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Native child welfare law faces major Supreme Court challenge

The Roberts Court, October 2022
Supreme Court of the United Stat/Fred Schilling, Collection of th
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Formal group photograph of the Supreme Court as it was been comprised on June 30, 2022 after Justice Ketanji Brown Jackson joined the Court. The Justices are posed in front of red velvet drapes and arranged by seniority, with five seated and four standing. Seated from left are Justices Sonia Sotomayor, Clarence Thomas, Chief Justice John G. Roberts, Jr., and Justices Samuel A. Alito and Elena Kagan. Standing from left are Justices Amy Coney Barrett, Neil M. Gorsuch, Brett M. Kavanaugh, and Ketanji Brown Jackson. Credit: Fred Schilling, Collection of the Supreme Court of the United States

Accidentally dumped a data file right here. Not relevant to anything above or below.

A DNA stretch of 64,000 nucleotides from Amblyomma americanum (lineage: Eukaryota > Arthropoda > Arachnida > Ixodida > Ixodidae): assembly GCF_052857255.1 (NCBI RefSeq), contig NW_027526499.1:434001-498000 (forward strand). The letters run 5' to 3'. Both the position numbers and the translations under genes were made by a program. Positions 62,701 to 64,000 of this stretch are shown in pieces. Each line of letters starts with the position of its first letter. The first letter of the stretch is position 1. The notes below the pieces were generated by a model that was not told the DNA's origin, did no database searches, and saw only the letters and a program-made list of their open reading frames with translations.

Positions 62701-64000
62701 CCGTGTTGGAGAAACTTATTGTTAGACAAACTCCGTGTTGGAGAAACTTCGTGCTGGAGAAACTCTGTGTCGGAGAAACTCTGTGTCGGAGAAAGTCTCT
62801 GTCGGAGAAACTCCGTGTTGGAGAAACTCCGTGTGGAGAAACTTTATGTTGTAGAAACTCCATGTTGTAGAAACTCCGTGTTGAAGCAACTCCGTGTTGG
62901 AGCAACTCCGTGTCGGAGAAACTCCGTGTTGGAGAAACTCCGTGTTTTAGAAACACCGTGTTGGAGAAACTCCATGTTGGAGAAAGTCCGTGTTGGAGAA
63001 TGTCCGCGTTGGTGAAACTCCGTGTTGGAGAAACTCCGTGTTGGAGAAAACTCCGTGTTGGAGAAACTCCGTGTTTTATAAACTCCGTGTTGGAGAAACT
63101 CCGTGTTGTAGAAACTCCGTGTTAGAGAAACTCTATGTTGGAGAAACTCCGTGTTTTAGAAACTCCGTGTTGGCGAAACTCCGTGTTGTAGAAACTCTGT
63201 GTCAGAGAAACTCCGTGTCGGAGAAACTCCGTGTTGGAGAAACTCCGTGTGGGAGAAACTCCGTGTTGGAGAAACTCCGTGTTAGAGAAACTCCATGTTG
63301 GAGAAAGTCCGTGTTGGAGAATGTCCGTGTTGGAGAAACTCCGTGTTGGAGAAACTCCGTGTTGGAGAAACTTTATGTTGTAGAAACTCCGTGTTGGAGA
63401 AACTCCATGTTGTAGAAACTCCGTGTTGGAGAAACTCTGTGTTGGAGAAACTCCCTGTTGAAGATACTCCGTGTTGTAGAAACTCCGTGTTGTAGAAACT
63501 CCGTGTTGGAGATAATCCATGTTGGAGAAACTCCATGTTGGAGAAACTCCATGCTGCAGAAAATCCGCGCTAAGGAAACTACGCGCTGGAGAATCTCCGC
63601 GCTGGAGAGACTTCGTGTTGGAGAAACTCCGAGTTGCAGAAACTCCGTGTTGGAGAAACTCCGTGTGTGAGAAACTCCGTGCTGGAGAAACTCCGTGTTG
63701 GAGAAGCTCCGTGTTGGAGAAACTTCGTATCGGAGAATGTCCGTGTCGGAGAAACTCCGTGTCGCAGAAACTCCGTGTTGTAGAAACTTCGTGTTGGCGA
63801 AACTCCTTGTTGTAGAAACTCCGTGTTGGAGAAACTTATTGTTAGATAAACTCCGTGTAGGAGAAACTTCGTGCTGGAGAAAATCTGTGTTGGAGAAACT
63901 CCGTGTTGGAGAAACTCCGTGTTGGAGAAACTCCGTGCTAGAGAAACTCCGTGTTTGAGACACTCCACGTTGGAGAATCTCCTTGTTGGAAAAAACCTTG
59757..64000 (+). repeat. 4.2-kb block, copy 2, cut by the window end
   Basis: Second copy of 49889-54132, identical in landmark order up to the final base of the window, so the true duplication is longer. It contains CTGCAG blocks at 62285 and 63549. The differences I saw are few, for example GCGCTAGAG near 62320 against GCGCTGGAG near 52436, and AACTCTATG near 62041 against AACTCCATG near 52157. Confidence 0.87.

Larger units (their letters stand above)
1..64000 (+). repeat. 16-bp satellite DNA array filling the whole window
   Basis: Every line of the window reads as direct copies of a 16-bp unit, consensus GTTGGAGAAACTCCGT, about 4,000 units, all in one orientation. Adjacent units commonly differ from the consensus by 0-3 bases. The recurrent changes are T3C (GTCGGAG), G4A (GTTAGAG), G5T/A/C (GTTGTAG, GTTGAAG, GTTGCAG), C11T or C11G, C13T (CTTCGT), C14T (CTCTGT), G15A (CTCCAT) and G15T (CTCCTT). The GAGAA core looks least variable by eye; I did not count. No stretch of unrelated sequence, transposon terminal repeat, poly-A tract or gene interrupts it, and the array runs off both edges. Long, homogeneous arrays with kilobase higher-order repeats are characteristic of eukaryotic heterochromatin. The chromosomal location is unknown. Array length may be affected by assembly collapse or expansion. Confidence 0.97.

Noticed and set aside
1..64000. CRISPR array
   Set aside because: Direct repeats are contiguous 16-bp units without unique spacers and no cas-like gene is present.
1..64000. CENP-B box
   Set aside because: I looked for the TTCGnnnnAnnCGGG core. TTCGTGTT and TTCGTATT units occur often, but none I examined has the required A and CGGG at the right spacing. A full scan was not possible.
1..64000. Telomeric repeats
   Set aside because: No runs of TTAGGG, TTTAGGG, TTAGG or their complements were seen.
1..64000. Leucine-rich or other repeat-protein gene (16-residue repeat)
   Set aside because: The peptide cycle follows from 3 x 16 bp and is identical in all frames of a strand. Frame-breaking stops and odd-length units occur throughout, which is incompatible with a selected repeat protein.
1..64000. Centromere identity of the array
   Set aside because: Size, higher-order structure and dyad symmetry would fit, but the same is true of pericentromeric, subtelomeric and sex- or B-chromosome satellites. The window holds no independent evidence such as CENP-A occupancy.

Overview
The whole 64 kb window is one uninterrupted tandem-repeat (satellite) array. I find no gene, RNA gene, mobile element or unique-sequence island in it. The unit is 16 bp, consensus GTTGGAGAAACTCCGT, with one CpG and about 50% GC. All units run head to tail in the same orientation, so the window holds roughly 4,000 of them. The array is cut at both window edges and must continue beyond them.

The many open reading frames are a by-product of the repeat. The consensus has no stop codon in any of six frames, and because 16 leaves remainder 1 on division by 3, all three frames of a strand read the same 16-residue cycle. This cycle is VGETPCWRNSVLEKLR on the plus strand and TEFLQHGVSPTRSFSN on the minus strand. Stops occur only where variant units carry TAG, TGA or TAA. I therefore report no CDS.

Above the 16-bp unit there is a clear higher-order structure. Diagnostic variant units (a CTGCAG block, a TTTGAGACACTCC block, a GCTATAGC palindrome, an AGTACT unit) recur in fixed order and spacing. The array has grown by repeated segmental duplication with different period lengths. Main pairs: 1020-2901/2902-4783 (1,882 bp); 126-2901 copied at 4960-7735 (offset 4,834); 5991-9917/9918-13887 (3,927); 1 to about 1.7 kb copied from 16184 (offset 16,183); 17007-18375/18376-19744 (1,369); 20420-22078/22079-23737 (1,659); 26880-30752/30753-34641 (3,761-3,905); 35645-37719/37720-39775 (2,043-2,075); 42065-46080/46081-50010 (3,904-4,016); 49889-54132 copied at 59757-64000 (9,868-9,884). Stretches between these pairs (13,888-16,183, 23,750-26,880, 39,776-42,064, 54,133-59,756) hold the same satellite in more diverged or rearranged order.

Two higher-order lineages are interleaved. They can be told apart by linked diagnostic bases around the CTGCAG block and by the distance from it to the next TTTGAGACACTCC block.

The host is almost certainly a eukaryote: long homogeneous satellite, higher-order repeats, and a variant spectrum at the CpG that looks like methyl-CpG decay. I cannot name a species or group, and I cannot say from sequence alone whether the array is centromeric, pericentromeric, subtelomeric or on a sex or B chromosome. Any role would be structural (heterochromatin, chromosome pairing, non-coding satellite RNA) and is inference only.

FLAGSTAFF, Ariz. (AP) — The U.S. Supreme Court is set to hear arguments Wednesday on the most significant challenge to a law that gives preference to Native American families in foster care and adoption proceedings of Native children. The outcome could undercut the 1978 Indian Child Welfare Act. It was enacted in response to the alarming rate at which Native American and Alaska Native children were taken from their homes by public and private entities. Tribal leaders have long championed the law as a way to preserve Native families, traditions and cultures. Three white families, Texas and a small number of states claim the law is race-based and unconstitutional.